Critics of visa liberalization fear that millions of Turkish nationals may end up migrating to Europe. The Austrian newsmagazine, Wochenblick, recently reported that 11 million Turks are living in poverty and “many of them are dreaming of moving to central Europe.”

Other analysts believe Erdoğan views the visa waiver as an opportunity to “export” Turkey’s “Kurdish Problem” to Germany. According to Bavarian Finance Minister Markus Söder, millions of Kurds are poised to take advantage of the visa waiver to flee to Germany to escape persecution at the hands of Erdoğan: “We are importing an internal Turkish conflict,” he warned. “In the end, fewer migrants may arrive by boat, but more will arrive by airplane.”

The European Union now finds itself in a Catch-22 situation. Turkey appears determined to flood Europe with migrants either way: with Europe’s permission by means of visa-free travel, or without Europe’s permission, as retribution for failing to provide visa-free travel.

Greek officials recently revealed that they have drawn up emergency plans to cope with a new migrant crisis. Turkey is hosting some three million migrants from Syria and Iraq, many of whom are presumably waiting for an opportunity to flee to Europe.

Italy is also bracing for the worst. Up to a million people, mainly from Bangladesh, Egypt, Mali, Niger, Nigeria, Sudan and Syria are now in Libya waiting to cross the Mediterranean Sea, according to the IOM.

The director of the United Nations office in Geneva, Michael Møller, has warned that Europe must prepare for the arrival of millions more migrants from Africa, Asia and the Middle East. In an interview with The Times, Møller, a Dane, said:

“What we have been seeing is one of the biggest human migrations in history. And it’s just going to accelerate. Young people all have cellphones and they can see what’s happening in other parts of the world, and that acts as a magnet.”

German Development Minister Gerd Müller has echoed that warning:

“The biggest migration movements are still ahead: Africa’s population will double in the next decades. A country like Egypt will grow to 100 million people, Nigeria to 400 million. In our digital age with the internet and mobile phones, everyone knows about our prosperity and lifestyle.”

Müller added that only 10% of those currently on the move have reached Europe: “Eight to ten million migrants are still on the way.”

The end of Turkish democracy

April 19, 2017

The end of Turkish democracy, Israel Hayom, Clifford D. May, April 19, 2017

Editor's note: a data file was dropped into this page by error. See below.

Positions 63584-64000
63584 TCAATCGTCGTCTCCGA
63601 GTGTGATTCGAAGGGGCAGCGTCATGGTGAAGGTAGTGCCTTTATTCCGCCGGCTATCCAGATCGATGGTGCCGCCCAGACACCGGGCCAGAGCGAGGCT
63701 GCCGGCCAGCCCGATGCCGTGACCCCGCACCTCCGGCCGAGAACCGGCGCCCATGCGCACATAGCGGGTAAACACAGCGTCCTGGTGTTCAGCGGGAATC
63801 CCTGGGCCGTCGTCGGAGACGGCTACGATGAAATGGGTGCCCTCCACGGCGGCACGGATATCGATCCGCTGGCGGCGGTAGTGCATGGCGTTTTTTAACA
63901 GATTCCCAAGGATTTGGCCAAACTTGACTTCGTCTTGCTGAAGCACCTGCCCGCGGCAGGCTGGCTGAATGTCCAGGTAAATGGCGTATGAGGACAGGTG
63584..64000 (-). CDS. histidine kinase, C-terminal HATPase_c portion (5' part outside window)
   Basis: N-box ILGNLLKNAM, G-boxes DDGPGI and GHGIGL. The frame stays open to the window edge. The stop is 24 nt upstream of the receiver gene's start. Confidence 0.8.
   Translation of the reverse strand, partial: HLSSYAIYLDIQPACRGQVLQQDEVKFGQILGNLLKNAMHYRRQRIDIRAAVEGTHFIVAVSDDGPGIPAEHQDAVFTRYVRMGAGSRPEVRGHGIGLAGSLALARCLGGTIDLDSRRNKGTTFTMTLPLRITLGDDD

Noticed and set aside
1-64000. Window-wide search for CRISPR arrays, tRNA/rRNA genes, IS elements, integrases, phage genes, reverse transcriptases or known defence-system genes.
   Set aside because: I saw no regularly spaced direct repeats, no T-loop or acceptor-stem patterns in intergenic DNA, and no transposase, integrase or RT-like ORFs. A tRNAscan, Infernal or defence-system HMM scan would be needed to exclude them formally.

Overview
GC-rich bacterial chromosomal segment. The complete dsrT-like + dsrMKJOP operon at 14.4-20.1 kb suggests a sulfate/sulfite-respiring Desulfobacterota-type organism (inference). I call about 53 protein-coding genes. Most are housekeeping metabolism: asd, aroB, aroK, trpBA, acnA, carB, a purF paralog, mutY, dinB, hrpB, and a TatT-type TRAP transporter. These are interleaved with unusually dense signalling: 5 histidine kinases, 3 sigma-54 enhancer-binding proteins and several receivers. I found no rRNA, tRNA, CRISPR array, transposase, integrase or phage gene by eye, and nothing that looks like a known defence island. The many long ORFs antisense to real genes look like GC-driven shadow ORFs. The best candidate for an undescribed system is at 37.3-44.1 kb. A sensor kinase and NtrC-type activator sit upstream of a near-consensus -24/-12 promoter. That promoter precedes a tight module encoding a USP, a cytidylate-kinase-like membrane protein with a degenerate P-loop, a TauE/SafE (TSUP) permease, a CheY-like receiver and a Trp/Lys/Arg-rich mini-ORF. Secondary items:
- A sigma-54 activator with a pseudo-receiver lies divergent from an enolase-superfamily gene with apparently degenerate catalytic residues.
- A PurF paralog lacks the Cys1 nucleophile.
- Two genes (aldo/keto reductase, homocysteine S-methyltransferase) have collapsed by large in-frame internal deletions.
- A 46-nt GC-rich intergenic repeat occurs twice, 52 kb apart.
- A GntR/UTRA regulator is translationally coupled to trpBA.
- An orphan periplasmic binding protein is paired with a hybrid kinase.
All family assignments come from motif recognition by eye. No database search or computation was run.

(Please see also, Kurdistan Independence Referendum and Why It Matters so Much in the Fight Against Radical Islam. — DM)

I made my first visit to Turkey 13 years ago. With the 2001 attacks on the United States still a vivid memory, Turkey struck me as a hopeful place. The people were friendly. The food was good. Istanbul was vibrant and cosmopolitan. This was not a Muslim country but rather a Muslim-majority country, a distinction made repeatedly and with pride. Turks, I was told, understood the importance of separating mosque and state.

Those who campaigned for a “no” vote had limited access to media and in some instances were prevented from holding rallies. The pro-Kurdish Peoples’ Democratic Party complained of unstamped ballots affecting 3 million voters — more than the margin of Erdogan’s victory.

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On the grounds of the Turkish Embassy facing Massachusetts Avenue in Washington is a statue of Mustafa Kamal Ataturk, father of the Republic of Turkey, the nation-state he built from the rubble of the defeated Ottoman Empire and Islamic caliphate.

He is wearing a three-piece suit that would look stylish today, although he is steely-eyed in a way peculiar to early 20th century revolutionaries. He appears to be gazing into the future — a future in which Turkey would be modern, prosperous, secular and democratic.

If truth in advertising applied to governments, that statue would now be removed.

In a referendum on Sunday, Turkish voters were asked to give President Recep Tayyip Erdogan sweeping new powers. To no one’s great surprise, it was announced that they did, albeit by a narrow margin of 51.2% approving to 48.8% opposing, according to the state-run news agency. People in rural areas mostly voted yes, people in the cities — including Istanbul where Erdogan was once mayor — mostly voted no. But a win is a win and Erdogan has won.

I made my first visit to Turkey 13 years ago. With the 2001 attacks on the United States still a vivid memory, Turkey struck me as a hopeful place. The people were friendly. The food was good. Istanbul was vibrant and cosmopolitan. This was not a Muslim country but rather a Muslim-majority country, a distinction made repeatedly and with pride. Turks, I was told, understood the importance of separating mosque and state.